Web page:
'American royalty': Clinton baby gets astrology chart

Bill and Hillary Clinton hold their granddaughter, Charlotte. Image copyright AP

Typically seen as a source of news for politically obsessed wonks, the Washington, DC, newspaper Politico found itself the butt of jokes this week when it published an article featuring predictions for the future of Chelsea Clinton's newborn daughter, according to "leading astrologers".

Kendall Breitman writes that according to the astrologers, Clinton's daughter - born last Friday - may not be involved in politics, but will find a way to get involved in activism and social justice. One expert said she is likely to lean toward issues of finance rather than just bare-bones politics.

The astrologers also said that the little Libra's relationships with her famous grandparents would be affected by the time, date and place of her birth.

Ophira Edut, an astrologer quoted in the article, said baby Charlotte's relationship with Bill Clinton will likely be very playful, while her relationship with Hillary Clinton will be very powerful, emotional and possibly spiritual.

"She really will be 'Billary', because she is going to have his charm and likability and Hillary's sort of focus and intensity and desire to make things happen, so it's going to be an interesting combo," Edut says.

Joan McCarter, writing for the Daily Kos, that Politico reached "peak vapidity" with the article:

"Apparently Chelsea Clinton and Marc Mezvinksy, the actual, you know parents here, were merely the vessels through which the real Clintons spawned the next generation of female Clintons," she writes.

Mediaite's Evan McMurry says that while this was a welcome change from the typical over-politicisation of the birth of the newest Clinton, it doesn't provide much insight.

Image copyright Getty Images
Image caption Former First Lady Nancy Reagan was criticised for consulting astrologers when Ronald Reagan was president

"The best moment came when one astrologer momentarily realised that Charlotte's familial wealth and connections will have more of an impact on her than her sign. The fourth wall was quickly repaired," McMurry jokes.

Catherine Thompson, writing for Talking Points Memo, says that Politico had lost its edge - "jumped the shark" - with the story.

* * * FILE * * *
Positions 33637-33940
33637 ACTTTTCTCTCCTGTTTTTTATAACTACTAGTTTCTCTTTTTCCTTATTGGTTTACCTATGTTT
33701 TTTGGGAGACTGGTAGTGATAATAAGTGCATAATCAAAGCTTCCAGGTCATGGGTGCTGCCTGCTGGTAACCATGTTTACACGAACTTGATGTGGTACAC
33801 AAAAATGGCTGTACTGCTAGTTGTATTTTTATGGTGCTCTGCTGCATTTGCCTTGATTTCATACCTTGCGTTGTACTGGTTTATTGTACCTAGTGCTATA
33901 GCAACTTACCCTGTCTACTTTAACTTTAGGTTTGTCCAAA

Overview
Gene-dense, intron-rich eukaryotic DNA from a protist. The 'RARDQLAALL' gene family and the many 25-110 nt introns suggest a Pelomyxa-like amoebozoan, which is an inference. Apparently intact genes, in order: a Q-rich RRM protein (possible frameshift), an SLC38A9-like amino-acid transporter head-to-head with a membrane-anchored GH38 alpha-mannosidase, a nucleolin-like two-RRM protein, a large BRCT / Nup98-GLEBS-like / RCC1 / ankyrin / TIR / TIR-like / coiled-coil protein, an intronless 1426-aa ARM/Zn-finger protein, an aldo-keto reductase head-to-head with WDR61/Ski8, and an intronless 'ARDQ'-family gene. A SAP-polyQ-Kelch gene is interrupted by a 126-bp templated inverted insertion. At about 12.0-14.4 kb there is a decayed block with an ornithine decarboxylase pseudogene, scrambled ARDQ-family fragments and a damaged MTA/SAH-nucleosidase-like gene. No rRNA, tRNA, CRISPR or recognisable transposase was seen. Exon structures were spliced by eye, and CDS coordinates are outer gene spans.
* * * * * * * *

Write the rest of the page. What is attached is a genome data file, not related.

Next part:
"Readers could most likely figure out without the help of an astrologer that baby Charlotte would enter the professional world in a position of power and money, but there you go," she writes.

She says this article is in the same vein as another recent story in which Politico acknowledged the absurdity of speculating about the baby's effect on a potential Hillary Clinton presidential run while simultaneously listing out what baby names would play well in Iowa and New Hampshire.

Breitbart's John Nolte was quick to chime in.

After offering congratulations to the Clinton family, he asks readers not to let their criticisms of Politico detract from the happy occasion. But, he writes, this article is another example of Politico "slobbering over powerful Democrats".

"In times long past, when royalty was born, the king and queen often asked superstitious member of the court to read the stars," he says. "It's good to know Politico is keeping tradition alive."

But Allahpundit, the founder of the conservative blog Hot Air, sees the article in another light.

The authors of articles like this know what they're writing is "goofy", he says, but they also know that there's an audience for this type of information.

Beyond that, he says, this type of coverage is typical on the occasion of royal births. In the US, the Clintons are as close to royalty as they can be.

"Americans pride themselves on their egalitarian heritage in rejecting monarchy, and yet they palpably crave a noble class of celebrities, political and otherwise, on whom power and riches naturally devolve," he writes. "What's wrong with a 'political news' magazine catering to that interest by inviting soothsayers to say what's in store for the future queen?"

Salon's Luke Brinker also sees some measure of justification for the piece.

He points out that while it might seem silly, Politico's core mission includes proving that there's a "robust and profitable future for tough, fair and fun coverage of politics and government".

Technically, he says, this article is in line with their mission.

Still, he managed to poke fun at the article, recalling when the press took then-First Lady Nancy Reagan to task for consulting with astrologists. The assassination attempt on her husband's life had apparently awakened an interest in the occult.

"True to form, Politico took care to consult 'leading astrologers' for its story," writes Brinker. "The competition might speak to the dime-store variety; Politico talks to the high-quality kind Nancy Reagan might have hired to arrange her husband's schedule."

Politico may have gotten a lot of attention for its article, but it seems critical praise was not in the stars.

(By Kierran Petersen)